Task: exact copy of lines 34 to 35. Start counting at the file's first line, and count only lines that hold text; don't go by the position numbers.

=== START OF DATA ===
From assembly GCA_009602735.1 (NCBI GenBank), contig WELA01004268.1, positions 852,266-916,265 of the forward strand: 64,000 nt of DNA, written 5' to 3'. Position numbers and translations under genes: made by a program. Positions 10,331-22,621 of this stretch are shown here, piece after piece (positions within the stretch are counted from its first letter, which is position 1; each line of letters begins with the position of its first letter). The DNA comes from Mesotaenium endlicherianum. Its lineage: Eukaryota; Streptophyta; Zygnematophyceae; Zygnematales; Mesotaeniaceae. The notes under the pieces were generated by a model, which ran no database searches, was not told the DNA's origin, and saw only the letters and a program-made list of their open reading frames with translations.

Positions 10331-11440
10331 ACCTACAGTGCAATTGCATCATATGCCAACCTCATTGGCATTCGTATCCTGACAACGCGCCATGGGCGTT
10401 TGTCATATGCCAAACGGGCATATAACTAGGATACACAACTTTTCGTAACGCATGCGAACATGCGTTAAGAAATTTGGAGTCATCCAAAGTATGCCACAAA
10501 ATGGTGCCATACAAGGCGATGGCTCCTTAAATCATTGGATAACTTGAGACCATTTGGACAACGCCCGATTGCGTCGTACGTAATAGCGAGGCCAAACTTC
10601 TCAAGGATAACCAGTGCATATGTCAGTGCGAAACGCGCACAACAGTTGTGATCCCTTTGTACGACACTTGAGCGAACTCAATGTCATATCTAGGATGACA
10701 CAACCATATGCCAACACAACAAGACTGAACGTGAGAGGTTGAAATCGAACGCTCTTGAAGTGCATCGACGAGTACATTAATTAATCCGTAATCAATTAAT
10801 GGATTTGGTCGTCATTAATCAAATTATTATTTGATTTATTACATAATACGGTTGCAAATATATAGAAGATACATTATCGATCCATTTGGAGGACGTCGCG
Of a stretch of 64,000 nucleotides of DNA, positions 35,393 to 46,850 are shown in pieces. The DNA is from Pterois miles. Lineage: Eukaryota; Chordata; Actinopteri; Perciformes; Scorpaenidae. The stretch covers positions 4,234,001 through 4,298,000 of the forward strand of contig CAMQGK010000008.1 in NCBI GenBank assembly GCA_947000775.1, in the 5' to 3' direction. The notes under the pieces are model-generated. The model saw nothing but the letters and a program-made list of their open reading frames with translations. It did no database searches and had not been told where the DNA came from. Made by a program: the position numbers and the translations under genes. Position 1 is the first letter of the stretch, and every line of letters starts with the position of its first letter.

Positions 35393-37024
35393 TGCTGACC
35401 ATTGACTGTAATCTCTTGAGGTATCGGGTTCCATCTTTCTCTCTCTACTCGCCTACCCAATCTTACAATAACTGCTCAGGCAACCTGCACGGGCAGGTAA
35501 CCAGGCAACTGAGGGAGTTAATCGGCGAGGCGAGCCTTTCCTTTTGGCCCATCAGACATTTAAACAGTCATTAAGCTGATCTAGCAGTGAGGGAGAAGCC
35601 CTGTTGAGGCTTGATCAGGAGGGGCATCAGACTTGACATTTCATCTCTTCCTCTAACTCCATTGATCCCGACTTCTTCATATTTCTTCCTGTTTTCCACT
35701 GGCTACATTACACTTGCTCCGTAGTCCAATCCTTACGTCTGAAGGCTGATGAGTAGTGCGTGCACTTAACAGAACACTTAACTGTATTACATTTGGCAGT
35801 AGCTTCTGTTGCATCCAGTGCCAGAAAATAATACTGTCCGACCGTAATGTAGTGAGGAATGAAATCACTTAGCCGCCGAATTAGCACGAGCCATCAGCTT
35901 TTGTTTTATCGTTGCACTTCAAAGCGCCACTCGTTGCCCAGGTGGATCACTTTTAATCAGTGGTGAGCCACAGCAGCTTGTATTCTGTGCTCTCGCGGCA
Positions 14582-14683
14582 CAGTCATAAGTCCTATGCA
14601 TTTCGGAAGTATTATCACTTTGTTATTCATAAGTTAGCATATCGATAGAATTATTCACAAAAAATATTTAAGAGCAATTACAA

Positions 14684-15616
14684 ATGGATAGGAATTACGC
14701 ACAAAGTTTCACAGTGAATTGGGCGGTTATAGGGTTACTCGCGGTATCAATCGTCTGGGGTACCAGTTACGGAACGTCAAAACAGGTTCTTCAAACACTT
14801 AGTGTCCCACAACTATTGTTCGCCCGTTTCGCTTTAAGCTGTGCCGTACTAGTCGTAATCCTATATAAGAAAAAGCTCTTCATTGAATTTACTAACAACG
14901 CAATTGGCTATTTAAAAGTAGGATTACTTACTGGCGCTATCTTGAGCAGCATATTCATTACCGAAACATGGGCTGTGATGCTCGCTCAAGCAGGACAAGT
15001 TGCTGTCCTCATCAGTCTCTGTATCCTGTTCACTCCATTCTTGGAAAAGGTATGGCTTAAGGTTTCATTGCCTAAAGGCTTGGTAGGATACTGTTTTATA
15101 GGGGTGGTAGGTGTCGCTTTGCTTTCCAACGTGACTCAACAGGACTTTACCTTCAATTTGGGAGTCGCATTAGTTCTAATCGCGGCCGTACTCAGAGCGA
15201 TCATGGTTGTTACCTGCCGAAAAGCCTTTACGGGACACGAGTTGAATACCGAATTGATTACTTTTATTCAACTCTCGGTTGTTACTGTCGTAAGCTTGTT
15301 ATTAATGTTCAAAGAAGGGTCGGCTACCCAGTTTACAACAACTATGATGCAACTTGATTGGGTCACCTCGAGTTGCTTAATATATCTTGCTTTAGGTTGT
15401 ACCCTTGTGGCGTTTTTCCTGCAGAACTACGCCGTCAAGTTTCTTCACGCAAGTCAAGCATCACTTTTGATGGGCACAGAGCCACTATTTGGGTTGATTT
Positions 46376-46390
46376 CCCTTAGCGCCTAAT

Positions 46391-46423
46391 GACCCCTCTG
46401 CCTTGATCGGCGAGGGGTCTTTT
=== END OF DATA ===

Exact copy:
46391 GACCCCTCTG
46401 CCTTGATCGGCGAGGGGTCTTTT